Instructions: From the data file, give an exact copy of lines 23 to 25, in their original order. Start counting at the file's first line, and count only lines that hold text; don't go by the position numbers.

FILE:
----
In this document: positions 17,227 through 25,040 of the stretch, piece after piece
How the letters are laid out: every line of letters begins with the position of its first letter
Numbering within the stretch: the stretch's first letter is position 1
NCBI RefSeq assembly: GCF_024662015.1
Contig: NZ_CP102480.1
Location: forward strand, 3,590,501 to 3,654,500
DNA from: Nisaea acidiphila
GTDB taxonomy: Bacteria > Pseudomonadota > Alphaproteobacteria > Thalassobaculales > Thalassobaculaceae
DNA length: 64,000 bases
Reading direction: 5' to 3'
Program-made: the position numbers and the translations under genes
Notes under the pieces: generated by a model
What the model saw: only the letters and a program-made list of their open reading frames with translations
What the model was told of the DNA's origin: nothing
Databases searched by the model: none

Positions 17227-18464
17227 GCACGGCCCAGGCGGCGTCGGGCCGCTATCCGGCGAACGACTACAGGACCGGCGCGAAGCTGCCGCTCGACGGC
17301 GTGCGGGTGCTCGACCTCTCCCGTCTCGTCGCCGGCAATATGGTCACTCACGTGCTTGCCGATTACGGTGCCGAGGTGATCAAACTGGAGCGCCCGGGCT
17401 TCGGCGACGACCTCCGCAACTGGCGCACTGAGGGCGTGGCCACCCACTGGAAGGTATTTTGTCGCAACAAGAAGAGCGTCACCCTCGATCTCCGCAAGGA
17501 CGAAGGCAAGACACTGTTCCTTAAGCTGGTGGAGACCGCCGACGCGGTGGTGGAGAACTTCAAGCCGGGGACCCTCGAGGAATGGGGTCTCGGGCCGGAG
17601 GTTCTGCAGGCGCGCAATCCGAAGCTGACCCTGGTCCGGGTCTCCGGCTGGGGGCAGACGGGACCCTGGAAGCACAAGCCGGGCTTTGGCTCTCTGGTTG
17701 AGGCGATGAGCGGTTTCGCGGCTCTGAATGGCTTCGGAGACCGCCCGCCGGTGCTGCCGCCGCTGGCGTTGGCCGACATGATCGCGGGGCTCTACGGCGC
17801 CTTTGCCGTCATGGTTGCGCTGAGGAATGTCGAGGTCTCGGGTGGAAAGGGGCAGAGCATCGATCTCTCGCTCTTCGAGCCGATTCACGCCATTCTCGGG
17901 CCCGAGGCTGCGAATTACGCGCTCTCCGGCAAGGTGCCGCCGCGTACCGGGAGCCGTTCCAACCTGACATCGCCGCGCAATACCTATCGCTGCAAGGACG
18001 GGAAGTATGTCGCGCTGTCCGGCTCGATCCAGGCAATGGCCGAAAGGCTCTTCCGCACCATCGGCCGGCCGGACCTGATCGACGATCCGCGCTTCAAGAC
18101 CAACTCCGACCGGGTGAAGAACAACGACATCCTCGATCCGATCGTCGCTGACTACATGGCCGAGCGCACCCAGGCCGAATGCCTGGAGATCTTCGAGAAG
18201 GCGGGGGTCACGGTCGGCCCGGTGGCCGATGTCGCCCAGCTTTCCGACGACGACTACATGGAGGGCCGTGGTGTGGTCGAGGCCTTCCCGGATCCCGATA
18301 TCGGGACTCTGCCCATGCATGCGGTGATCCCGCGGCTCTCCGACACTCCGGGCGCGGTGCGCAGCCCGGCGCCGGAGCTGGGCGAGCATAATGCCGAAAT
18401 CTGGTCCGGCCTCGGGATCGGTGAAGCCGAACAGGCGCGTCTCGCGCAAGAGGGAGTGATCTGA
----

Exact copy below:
17801 CTTTGCCGTCATGGTTGCGCTGAGGAATGTCGAGGTCTCGGGTGGAAAGGGGCAGAGCATCGATCTCTCGCTCTTCGAGCCGATTCACGCCATTCTCGGG
17901 CCCGAGGCTGCGAATTACGCGCTCTCCGGCAAGGTGCCGCCGCGTACCGGGAGCCGTTCCAACCTGACATCGCCGCGCAATACCTATCGCTGCAAGGACG
18001 GGAAGTATGTCGCGCTGTCCGGCTCGATCCAGGCAATGGCCGAAAGGCTCTTCCGCACCATCGGCCGGCCGGACCTGATCGACGATCCGCGCTTCAAGAC